Well, on a recent trip to Brussels I was delighted to have the likes of V Cense and Zinne Bir, both of which took a leaf (or cone!) from the US hop book, so there's certainly that side of the beer world to be found on mainland Europe. The likes of Cosmos Porter, which was just astounding, and of course the sheer range of ales and beautiful Lambics means, to me, one could nearly take Belgium on it's own, but it does miss out on a good proportion of sessionable stuff. I guess Germany fills that gap, but Germany also has lots of hidden gems, and if people feel the need for cask conditioned beers, that can be done too (Dusseldorf, Cologne, Frankenland anyone?). Then of course the Czech tradition, and the new wave of micros, and let's not forget some incredible and interesting beers coming from Scandanavia. I was never on the fence I guess. If I made home brews, they'd just be European interpretations of a beer normally made elsewhere :D But to be clear, Europe. Long traditions, new stuff, broader scope, multi-culti, more beer. And schnitzel.

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  9. Good answer Adeptus, makes me want to do a bit of European beer travelling! And what about Italy?! I hear good things from there too.

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  10. I heard interesting things about Italy a few months ago. I was in Turin a while back but ended up drinking "English" ales (I think they were Dutch really) in the first bar I found 'cause it was pissing rain and I was tired. But, from talking to the locals I was working with, and asking about these amazing beers in fancy bottles I had read about, they seemed to think they were over-priced and too sweet. Frankly I would have preferred to try them myself, but it does appear that there are interesting things happening. I just have no experience of them, so I couldn't say. Should I say I like Moretti? :D

    I think Evan Rail has written about the new Italian beer movement.

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  11. No question about this one... the UK is definitely where the interesting stuff is happening - we INVENTED extreme beer with the IPA style, brewers like Thornbridge and Brewdog continue to innovate on an almost weekly basis to keep up with the most demanding and diverse drinkers in the world - want a spiced berry mild? no problem! An easy drinking thirst-quencher packed full of flavour? no problem! A malty best bitter? No problem! A raspberry milk-stout? No problem! The list goes on and on... so say it loud and say it proud... THE UK RULES!!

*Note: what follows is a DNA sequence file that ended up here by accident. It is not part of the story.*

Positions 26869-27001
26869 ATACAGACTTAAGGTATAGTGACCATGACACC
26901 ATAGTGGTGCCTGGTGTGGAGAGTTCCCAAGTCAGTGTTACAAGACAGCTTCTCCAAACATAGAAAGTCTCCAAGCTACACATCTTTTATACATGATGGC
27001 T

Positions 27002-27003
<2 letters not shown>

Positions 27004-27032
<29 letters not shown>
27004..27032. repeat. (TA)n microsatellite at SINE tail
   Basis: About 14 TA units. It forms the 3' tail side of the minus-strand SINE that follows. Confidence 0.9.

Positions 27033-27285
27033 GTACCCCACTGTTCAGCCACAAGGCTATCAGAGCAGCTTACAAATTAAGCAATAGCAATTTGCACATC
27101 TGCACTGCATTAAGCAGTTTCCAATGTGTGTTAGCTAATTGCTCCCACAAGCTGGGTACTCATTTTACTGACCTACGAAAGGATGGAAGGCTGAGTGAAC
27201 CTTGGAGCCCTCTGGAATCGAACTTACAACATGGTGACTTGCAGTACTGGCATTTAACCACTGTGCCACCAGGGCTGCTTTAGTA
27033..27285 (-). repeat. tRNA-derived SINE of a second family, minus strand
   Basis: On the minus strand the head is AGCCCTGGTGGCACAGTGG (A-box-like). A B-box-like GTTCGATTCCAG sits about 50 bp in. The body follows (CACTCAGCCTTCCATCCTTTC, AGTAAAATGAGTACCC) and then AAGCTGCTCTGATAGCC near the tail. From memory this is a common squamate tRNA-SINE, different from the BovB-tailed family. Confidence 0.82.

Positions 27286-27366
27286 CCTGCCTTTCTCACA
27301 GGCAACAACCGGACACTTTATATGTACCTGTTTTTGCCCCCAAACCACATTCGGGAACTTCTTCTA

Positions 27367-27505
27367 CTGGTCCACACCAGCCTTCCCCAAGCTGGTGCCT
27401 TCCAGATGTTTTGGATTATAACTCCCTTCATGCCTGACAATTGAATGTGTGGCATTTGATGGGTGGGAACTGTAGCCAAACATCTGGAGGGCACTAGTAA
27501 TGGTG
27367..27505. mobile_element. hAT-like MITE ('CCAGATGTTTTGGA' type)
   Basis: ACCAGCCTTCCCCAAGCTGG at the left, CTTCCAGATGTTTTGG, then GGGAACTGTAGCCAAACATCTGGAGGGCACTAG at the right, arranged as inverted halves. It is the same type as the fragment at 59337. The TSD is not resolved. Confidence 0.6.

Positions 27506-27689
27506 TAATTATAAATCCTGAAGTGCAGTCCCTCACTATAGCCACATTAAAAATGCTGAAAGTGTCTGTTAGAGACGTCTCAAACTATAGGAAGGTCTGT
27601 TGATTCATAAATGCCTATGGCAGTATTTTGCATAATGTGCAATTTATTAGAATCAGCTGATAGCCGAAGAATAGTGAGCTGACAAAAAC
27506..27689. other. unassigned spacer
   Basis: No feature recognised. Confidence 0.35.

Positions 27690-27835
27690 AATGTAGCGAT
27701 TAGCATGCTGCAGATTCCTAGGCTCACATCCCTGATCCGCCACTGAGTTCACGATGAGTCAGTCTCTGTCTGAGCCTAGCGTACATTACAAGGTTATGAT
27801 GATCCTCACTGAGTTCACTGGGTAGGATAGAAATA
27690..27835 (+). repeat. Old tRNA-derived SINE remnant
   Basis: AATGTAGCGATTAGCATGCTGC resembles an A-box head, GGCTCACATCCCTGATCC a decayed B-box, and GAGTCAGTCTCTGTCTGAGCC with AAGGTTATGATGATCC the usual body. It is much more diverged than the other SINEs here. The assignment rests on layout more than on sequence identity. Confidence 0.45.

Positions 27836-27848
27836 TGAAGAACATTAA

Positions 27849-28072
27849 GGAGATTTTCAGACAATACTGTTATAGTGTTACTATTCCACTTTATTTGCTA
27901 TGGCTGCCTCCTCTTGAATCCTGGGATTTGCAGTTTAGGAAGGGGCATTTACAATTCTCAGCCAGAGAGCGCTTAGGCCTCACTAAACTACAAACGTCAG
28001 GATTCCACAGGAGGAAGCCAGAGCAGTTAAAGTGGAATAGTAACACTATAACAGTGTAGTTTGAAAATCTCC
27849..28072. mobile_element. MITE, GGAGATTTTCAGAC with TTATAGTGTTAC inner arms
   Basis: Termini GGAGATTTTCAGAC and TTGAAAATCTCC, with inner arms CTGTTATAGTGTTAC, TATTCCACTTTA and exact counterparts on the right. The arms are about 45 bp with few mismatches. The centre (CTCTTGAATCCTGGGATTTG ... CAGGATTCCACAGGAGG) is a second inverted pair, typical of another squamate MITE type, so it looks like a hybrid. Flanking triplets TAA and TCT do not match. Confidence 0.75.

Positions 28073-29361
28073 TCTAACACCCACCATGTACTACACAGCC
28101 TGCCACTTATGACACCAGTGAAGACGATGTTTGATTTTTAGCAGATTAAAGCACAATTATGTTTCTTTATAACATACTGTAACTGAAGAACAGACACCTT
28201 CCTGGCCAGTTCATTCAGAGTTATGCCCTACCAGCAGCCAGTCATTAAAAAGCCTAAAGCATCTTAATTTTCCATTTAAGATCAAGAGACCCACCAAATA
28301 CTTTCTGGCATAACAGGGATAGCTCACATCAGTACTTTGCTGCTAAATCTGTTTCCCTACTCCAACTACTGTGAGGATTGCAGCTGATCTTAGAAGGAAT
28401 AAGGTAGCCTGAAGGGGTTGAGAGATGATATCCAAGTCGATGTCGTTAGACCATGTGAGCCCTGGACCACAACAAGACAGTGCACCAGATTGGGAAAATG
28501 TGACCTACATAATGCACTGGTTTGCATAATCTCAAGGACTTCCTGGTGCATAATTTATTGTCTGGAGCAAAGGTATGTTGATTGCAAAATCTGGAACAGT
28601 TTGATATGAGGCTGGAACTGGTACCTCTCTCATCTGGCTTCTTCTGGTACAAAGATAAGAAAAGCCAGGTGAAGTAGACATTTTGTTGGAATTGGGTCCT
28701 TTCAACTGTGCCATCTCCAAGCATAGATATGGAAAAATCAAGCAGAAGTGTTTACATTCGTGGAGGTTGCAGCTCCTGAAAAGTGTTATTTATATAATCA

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  12. Go Garrett! Spoken like a hero :D And if you've got any raspberry milk stout on then let me know right away!!

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  13. Regarding IPA, sorry, can't resist :D

    http://tinyurl.com/cvsax2
    http://tinyurl.com/ddeyh2

    Extreme now (thanks to the US maybe?), bit not then? ;)

    Mark, did you really have to post such a topic on St. George's Day? :D

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  14. Michael Elliott24 April 2009 12:21

    Six months ago, I wouldn't have thought twice before going for the UK. In fact, I'd experienced hardly any beer from elsewhere. Recently, though, I've found both the opportunity and the inclination to become a fan of several American brewers, like Anchor, Rogue, Great Divide and Brooklyn. Also, I seem to find it inordinately difficult to get hold of British IPAs, whereas they seem to be all over the US. More to the point, I'm not 100% sure I could face the prospect of never again having a Stone Imperial Russian Stout.

    If you were able to guarantee me easy access to a wide range of US beer, Mark, I'd be facing a tough decision. But, since that's probably not within your power, it's got to be the UK. Luckily, we have the BrewDogs here, which would compensate to some degree for the loss of the American Imperial Stouts, Double IPAs, and so on.

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  15. I'd have to go with Britain, otherwise I'd be a bit stuck down the pub! As has been said, some British brewers are now doing American style craft beer so I suppose I'd miss having Belgian beers the most as I don't think you can get British made equivalents.